Forty-one and thirty-eight. They’re still young enough to forget, if they even knew it in the first place, that the thing about life is death. A dear friend’s death is a wound that, if you’re not watchful, will bore a hole in your heart. As soon as I heard the news from Jan I said to her, “Jan, your baby sister”—and that’s what we are, when death strikes; we’re like a baby—”your baby sister just lost her best friend, and she and her husband should stay put and think of themselves.” Jan, sensible as always, agreed with me. Said she’d put the word to Ciela, and I trust she gave her a good, “Don’t you even think to come down here at this time!” Charles, of course, knew better. He sent Ciela an email letter first, before he telephoned. That, in his mind, is knowing better.
They laugh about me because I won’t do the email. Not so much to my face and I know it’s meant to be gentle, but they get a chuckle thinking ’bout old-fashioned Betsy-Bug. Even Jan does. I could get the pictures of her children much quicker, Jan says, if I had the email. She tries to sound helpful. And now that they have the computers, which are supposed to be such a time-saver, they don’t have a minute to drop a photo in an envelope? The fact that two days going through the post is considered a waste of time nowadays jangles my spine. There is no joy quite like that of opening a letter from family or friends, unfolding the creases and turning the pictures this way and that to catch the light.
Even my lady friends back in Tiptonville brag to me about the “updates” they are getting, now that they got the computers from their grown children and have learned to use the email and the Internet. You can get the news as it happens, they crow. I can’t see as that’s anything to boast about. Where on dry land does an interest in as it happens come from, especially when you’re referring to what passes for the news nowadays? Why would I take notice of that pathetic Lewinsky girl’s shenanigans, or want to know about what any snake-in-the-grass politician does with his weinus? People will keep on having sex as if the world is going to keep turning; men will keep thinking with their weinuses as if they’re important for that reason. None of it is news to me.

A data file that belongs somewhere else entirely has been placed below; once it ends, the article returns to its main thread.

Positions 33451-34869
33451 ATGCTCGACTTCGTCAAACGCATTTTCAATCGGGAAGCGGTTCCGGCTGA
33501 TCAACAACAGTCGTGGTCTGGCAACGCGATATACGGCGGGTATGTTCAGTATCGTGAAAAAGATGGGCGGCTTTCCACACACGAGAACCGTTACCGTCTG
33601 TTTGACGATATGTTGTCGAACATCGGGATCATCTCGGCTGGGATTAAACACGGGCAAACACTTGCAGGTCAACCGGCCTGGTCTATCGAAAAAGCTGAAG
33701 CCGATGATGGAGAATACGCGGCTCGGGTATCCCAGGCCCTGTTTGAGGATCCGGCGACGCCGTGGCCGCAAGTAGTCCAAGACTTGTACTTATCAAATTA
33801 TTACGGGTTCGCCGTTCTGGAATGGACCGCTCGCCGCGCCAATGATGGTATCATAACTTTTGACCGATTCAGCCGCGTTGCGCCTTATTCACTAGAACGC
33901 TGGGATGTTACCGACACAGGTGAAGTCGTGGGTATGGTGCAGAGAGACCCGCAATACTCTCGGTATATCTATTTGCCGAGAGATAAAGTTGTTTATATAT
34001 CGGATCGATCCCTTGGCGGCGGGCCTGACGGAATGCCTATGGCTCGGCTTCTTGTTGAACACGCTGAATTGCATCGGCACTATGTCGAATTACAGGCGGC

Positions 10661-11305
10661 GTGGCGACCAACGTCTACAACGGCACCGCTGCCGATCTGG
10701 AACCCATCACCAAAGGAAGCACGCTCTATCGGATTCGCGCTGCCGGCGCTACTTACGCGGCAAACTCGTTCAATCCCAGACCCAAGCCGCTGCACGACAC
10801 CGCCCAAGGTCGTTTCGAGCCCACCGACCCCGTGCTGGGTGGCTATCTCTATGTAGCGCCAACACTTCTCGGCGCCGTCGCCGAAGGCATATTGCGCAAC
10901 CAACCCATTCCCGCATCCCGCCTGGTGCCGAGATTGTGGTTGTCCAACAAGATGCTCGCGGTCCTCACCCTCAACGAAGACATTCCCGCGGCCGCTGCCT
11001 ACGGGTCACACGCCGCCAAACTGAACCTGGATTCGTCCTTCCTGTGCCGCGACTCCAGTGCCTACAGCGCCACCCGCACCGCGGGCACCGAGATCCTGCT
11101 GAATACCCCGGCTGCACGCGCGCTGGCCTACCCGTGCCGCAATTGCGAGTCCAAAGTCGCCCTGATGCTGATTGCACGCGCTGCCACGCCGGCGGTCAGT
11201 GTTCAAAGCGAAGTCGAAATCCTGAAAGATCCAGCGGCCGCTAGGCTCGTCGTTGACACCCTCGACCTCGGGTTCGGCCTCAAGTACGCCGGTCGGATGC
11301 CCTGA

I do have to wonder about that sad Lewinsky girl. It goes to show you that there are people like that. She is someone who just didn’t turn out right. I have to think that things could have been different if she’d had a good friend standing by her side. Or any kind of friend, no matter where they stood.
Ciela wouldn’t say much about her friend Cheryl, although she thanked me each time for asking. She did say that Cheryl loved to hear stories, and that she felt bad about how she’d never gotten around to telling her some of the more important ones, such as the one about her momma dying. I try not to judge Ciela’s way of looking at things but it was hard to hear that Lena’s death would fit into the “some” of her important stories. I don’t see what could be more important than your momma dying, even if Ciela and Jan were already out of the house and in college, thinking they’re adults. Because you aren’t, at that age. I do understand why Ciela might have waited on telling that story. You think there’s time; you always think there will be plenty of time.
Hold on to the good; that’s what Ciela remembers. Which is a fine quality for a person. Surely there are worse memories a daughter could have, than having the last words from her momma be spoken in affection and with laughter. “I love you, now stop howling and go to sleep!” Ciela and Jan had been howling in the tent—that big tent all four of them still slept in when they went camping, just like when the girls were in grade school. Charles said they’d heard the call of a faraway wolf. Likely, it was just a coyote. Whatever it was, Ciela was determined to answer it back. Ciela howled and howled while she and Jan lay in their sleeping bags and giggled, like they were little girls instead of college ladies.